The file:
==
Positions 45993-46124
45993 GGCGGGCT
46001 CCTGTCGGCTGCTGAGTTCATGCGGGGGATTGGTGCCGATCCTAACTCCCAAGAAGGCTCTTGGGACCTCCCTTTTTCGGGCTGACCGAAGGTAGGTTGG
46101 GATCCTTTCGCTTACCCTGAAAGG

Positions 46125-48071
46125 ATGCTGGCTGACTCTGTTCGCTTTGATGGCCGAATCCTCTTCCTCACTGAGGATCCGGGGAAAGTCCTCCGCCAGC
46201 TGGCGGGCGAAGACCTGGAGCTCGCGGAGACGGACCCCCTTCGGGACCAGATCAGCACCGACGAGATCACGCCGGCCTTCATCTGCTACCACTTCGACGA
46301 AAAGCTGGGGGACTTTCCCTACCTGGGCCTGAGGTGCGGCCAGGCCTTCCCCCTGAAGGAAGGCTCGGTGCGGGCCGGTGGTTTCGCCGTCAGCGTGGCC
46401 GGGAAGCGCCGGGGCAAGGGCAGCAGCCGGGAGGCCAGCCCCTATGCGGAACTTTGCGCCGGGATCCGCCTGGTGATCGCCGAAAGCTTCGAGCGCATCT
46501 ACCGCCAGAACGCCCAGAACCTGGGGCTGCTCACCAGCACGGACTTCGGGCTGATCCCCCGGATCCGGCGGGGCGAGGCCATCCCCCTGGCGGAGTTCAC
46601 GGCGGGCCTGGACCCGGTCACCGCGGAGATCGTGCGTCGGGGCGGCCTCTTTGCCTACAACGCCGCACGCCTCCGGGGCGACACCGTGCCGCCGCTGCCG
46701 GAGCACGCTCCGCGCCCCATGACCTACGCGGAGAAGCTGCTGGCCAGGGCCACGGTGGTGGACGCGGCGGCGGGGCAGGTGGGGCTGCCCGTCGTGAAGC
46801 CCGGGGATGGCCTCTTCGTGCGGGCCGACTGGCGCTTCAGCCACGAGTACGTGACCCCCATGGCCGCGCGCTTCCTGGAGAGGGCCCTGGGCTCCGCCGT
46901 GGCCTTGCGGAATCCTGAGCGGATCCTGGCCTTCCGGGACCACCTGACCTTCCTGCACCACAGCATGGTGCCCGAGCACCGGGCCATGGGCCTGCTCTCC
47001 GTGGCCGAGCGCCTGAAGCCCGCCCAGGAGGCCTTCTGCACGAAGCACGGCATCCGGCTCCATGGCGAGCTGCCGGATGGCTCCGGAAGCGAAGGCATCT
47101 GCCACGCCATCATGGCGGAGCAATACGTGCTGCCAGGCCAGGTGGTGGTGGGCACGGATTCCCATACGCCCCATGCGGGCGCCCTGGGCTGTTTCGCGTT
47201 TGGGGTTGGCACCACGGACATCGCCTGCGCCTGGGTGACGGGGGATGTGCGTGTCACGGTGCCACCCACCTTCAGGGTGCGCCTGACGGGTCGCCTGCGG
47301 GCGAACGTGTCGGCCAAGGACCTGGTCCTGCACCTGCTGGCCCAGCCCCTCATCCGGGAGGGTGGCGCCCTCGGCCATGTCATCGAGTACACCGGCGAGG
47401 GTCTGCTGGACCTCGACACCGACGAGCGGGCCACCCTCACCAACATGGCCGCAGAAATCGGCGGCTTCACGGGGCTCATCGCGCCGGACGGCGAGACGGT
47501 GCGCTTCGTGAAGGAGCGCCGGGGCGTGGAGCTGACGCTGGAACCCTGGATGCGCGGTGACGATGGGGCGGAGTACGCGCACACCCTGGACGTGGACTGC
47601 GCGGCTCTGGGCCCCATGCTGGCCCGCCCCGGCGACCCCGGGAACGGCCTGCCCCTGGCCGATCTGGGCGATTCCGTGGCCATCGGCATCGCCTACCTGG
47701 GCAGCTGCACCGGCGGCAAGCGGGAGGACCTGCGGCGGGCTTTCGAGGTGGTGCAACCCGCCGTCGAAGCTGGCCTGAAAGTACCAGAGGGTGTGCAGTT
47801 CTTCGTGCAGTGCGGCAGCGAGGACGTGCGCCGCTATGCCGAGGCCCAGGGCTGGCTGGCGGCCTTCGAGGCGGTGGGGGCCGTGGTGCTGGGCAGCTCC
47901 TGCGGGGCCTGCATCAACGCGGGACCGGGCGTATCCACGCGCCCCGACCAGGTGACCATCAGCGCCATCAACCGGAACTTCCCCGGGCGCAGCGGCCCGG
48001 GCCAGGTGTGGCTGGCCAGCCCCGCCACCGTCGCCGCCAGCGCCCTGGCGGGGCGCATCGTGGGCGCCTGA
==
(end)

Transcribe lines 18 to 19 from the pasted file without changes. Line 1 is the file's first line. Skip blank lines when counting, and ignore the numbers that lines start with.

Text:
47301 GCGAACGTGTCGGCCAAGGACCTGGTCCTGCACCTGCTGGCCCAGCCCCTCATCCGGGAGGGTGGCGCCCTCGGCCATGTCATCGAGTACACCGGCGAGG
47401 GTCTGCTGGACCTCGACACCGACGAGCGGGCCACCCTCACCAACATGGCCGCAGAAATCGGCGGCTTCACGGGGCTCATCGCGCCGGACGGCGAGACGGT